Whether you own a sit-in or a sit-on-top model, outfitting a kayak for fishing isn't much different than outfitting any other boat. The small size and storage limitations of these vessels usually create the biggest challenges when outfitting a kayak. But don't fret — there's plenty of gear to help turn your kayak into a full-fledged fishing machine.
Fishing Rod Holder Are Critical to Kayak Angling
Since you can't hold a fishing pole while paddling, fishing rod holders are important to kayak anglers, and multiple holders allow you to bring several outfits.
It's common practice to have one or two rod holders in front. Use removable holders so that you can take them out when not in use or during transport. Mount holders within reach, but don't mount them so close that they interfere with paddling and landing fish.
Most anglers will set up at least two rod holders behind the cockpit, placing one holder on each side. Flush mount holders work well for this application.
Another approach is mounting a fishing rod holder system, like Bass Pro Shops 3-Position Rod Rack, to a milk crate or office box. Secure the holder in place with stainless steel nuts and bolts or use zip-ties. Most sit-on-top kayak tank wells will hold a crate and bungee cords and will help keep the accessory secure when paddling.
Flotation Life Vests Need Freedom of Movement
A kayak or canoe life jacket is a must. Kayak-specific designs allow for plenty of upper body movement so that you're not constricted when paddling or casting.
Tip: The Ascend Paddling Fishing Life Jacket is designed with drawbridge-style pockets creating fold-down workstations—a small yet game-changing design feature you'll enjoy with every trip.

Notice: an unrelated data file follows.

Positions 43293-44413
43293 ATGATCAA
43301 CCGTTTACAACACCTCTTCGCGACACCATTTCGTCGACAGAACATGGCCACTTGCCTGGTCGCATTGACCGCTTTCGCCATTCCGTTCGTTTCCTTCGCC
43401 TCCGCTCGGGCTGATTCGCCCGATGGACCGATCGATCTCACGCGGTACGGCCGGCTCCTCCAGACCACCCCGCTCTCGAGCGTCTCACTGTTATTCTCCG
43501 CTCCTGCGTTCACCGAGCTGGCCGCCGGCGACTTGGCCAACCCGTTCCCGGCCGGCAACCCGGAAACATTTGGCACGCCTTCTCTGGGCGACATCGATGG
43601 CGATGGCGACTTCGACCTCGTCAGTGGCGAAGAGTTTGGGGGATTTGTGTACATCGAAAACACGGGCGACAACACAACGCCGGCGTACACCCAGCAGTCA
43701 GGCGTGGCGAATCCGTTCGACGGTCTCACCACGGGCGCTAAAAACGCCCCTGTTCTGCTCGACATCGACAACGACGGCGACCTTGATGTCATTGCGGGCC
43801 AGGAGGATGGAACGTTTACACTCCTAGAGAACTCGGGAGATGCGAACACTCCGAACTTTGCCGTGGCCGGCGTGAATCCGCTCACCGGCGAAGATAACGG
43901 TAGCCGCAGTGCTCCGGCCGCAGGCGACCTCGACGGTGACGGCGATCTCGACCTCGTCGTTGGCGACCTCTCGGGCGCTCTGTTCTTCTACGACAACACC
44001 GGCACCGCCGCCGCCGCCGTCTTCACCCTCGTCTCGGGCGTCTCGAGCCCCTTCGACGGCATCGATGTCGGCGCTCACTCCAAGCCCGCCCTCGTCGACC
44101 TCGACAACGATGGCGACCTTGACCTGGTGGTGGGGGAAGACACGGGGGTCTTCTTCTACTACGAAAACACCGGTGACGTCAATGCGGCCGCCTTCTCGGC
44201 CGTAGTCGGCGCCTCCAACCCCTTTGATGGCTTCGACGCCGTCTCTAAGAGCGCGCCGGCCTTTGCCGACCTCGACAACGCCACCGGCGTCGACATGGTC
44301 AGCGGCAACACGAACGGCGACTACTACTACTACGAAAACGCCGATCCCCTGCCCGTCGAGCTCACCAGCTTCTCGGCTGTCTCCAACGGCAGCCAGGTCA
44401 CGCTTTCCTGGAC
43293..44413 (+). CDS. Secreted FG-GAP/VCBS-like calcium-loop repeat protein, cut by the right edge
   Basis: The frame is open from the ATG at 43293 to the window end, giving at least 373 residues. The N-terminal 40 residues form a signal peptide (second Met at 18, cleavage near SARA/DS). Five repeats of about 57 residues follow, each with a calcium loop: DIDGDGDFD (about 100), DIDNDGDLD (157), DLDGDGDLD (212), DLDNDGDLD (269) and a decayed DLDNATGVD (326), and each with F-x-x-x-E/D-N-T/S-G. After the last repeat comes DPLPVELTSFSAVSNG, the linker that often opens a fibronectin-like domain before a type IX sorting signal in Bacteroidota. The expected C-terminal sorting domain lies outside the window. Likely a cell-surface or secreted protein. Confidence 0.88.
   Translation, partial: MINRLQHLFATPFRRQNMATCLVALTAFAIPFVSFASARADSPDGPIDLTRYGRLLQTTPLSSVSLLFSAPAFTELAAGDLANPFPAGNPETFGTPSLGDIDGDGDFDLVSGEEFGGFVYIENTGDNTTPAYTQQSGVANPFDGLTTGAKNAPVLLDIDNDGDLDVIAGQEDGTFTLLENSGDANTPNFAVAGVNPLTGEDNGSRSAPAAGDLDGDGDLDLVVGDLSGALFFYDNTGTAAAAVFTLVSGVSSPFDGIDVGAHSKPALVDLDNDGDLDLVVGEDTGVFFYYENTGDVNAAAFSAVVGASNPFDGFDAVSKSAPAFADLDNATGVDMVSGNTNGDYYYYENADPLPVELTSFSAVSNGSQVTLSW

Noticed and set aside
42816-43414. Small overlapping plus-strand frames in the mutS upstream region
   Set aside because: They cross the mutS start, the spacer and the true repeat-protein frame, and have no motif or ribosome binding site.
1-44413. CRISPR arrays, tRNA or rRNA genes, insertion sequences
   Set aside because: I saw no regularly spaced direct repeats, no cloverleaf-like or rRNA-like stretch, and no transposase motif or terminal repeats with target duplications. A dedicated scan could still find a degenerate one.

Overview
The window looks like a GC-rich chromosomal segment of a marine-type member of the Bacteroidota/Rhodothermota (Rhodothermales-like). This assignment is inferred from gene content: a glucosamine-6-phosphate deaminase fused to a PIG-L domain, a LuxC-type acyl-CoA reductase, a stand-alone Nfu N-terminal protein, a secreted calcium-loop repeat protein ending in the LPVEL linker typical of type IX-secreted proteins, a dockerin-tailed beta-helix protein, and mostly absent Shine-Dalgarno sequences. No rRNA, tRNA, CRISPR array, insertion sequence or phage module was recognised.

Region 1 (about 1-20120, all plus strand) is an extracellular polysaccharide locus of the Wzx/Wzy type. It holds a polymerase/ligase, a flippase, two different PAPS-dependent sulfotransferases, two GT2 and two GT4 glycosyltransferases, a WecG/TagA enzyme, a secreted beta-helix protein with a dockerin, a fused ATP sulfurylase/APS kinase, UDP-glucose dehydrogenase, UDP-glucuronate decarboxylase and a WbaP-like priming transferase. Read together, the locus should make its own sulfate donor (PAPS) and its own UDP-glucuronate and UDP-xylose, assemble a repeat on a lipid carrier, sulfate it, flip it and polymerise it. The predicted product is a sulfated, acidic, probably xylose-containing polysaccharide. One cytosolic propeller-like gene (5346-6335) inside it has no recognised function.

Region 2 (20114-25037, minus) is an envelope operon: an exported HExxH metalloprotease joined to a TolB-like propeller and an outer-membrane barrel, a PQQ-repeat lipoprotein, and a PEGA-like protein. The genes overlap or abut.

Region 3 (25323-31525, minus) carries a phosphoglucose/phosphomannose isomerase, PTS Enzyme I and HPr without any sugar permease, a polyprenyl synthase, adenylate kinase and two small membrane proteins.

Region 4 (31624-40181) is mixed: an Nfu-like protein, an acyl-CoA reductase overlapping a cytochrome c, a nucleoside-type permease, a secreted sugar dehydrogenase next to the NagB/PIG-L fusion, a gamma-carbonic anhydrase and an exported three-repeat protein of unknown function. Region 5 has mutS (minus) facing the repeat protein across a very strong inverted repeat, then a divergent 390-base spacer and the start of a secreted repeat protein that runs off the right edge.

Some flotation vests come with storage pockets — perfect for things like pliers, a tackle box or a portable VHF radio. Another popular option with many anglers are auto-inflatable vests, such as Mustang's Survival Deluxe Automatic Inflatable Life Jacket. The lack of bulk affords kayak anglers plenty of unrestricted movement in the boat.
Fishing Electronics for Your Kayak
You can outfit a kayak with plenty of angling electronics. If offshore, a GPS unit is critical to safely navigating low-light or foggy conditions. GPS units are also handy for storing the coordinates of your favorite fishing spots. Get either a watertight portable unit or consider purchasing a GPS/sonar combo unit like the Garmin Striker 4 Sonar Fishfinder and GPS Plotter.
A fish finder is also valuable. Most fishing kayaks have console space for a small mount. If using a bigger unit, consider purchasing a RAM Mount or Johnny Ray mount to create a customized, adjustable set-up for your electronics. The transducer can be mounted to shoot through the hull.
Carry a portable, waterproof VHF radio if offshore fishing. Get a durable model with a good waterproof seal.
Also have portable navigation boat lights like the Attwood XFS Portable LED Navigation Light for low-light times.
Storage in a Kayak
There is no shortage of options to consider for kayak angling. Use dry bags like the popular Ascend Heavy-Duty bag and secure them on top of the kayak with bungee cords to keep items dry.
Packing gear in the bow and stern hatches also works. Use hard-plastic watertight containers to store fragile items.